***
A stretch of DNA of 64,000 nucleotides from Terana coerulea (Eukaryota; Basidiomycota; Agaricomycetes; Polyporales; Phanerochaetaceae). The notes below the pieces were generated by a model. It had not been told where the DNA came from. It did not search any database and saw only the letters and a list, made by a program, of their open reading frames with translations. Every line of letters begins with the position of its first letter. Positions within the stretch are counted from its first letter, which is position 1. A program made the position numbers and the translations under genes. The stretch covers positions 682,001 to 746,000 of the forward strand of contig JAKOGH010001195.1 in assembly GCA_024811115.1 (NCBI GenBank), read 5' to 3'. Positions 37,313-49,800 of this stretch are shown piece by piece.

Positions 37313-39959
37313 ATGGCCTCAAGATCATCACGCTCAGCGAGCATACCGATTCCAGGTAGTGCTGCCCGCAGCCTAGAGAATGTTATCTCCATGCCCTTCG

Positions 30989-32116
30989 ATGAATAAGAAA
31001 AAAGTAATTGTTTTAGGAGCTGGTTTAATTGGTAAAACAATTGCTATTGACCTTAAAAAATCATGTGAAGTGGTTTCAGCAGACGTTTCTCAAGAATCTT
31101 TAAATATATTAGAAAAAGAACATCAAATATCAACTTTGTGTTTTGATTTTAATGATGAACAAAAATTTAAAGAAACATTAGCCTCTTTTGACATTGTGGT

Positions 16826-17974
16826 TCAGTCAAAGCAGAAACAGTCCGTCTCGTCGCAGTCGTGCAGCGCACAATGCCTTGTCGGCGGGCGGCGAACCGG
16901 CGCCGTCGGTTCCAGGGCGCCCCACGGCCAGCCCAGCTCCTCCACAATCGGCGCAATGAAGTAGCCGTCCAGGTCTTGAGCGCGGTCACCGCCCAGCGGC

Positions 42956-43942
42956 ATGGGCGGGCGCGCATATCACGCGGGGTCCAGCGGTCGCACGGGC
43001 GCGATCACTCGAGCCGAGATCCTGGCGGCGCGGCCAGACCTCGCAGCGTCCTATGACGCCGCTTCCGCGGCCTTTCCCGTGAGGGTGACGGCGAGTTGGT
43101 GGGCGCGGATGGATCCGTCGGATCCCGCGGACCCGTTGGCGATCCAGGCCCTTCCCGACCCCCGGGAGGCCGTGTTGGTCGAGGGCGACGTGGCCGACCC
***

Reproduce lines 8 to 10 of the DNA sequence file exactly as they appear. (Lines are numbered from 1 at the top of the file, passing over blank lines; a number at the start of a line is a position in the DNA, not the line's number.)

Positions 16826-17974
16826 TCAGTCAAAGCAGAAACAGTCCGTCTCGTCGCAGTCGTGCAGCGCACAATGCCTTGTCGGCGGGCGGCGAACCGG
16901 CGCCGTCGGTTCCAGGGCGCCCCACGGCCAGCCCAGCTCCTCCACAATCGGCGCAATGAAGTAGCCGTCCAGGTCTTGAGCGCGGTCACCGCCCAGCGGC